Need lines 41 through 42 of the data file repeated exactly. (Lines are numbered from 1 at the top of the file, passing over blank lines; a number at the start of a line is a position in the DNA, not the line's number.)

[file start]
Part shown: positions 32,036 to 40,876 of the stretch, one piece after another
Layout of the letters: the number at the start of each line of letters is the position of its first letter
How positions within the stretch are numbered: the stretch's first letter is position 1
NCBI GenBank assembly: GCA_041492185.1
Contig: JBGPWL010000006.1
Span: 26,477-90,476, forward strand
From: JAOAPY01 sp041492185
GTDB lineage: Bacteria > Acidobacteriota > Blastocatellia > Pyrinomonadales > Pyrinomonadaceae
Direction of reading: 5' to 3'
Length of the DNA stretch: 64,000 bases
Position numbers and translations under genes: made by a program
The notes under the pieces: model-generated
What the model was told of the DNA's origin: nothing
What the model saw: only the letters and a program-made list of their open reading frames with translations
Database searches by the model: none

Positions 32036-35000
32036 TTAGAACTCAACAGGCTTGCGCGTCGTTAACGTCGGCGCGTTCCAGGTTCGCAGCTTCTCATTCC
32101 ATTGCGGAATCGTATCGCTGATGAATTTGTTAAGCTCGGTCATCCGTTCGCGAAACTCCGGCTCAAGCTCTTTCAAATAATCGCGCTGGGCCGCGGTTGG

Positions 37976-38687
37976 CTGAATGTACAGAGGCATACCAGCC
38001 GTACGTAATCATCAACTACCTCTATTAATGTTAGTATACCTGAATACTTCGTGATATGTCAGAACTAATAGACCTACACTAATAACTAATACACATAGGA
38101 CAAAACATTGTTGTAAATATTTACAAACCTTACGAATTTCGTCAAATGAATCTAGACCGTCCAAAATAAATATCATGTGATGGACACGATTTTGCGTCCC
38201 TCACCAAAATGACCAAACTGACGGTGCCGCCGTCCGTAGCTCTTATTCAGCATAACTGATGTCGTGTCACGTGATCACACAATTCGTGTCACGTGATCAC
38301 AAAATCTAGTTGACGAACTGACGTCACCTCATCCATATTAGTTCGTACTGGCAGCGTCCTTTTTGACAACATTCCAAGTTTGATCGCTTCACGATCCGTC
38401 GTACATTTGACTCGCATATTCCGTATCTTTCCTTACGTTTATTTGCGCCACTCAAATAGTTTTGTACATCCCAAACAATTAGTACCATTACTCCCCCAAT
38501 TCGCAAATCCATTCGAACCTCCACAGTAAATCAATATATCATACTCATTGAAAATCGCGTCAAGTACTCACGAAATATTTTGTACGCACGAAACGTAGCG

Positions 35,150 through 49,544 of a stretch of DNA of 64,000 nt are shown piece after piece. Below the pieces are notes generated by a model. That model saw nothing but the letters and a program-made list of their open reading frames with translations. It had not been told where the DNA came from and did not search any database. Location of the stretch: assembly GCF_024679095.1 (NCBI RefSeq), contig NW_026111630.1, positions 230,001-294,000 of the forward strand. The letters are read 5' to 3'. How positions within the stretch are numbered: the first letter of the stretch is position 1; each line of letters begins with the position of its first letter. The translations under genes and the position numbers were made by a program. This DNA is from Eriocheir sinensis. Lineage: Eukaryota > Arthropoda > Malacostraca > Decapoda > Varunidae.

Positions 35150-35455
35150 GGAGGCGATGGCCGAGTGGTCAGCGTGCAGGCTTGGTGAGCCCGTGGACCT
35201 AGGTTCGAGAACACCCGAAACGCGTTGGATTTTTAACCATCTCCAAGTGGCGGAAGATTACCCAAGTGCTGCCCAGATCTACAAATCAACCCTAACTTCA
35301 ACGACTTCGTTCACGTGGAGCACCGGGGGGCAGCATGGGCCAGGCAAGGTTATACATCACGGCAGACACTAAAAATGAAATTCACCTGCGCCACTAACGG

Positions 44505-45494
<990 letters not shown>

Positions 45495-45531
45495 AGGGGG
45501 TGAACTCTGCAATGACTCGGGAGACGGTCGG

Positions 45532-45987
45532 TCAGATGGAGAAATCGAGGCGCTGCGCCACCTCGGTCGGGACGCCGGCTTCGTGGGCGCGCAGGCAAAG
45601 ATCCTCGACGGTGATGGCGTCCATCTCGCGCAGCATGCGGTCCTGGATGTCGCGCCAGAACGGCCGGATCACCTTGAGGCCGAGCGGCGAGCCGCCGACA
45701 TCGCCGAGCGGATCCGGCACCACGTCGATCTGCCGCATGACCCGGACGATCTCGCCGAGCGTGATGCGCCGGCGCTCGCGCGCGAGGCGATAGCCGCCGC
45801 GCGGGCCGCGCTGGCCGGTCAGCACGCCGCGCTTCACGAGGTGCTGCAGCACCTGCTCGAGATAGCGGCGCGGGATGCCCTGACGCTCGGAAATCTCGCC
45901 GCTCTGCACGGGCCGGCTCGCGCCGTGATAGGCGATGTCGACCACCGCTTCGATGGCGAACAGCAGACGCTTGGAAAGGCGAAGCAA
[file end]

45801 GCGGGCCGCGCTGGCCGGTCAGCACGCCGCGCTTCACGAGGTGCTGCAGCACCTGCTCGAGATAGCGGCGCGGGATGCCCTGACGCTCGGAAATCTCGCC
45901 GCTCTGCACGGGCCGGCTCGCGCCGTGATAGGCGATGTCGACCACCGCTTCGATGGCGAACAGCAGACGCTTGGAAAGGCGAAGCAA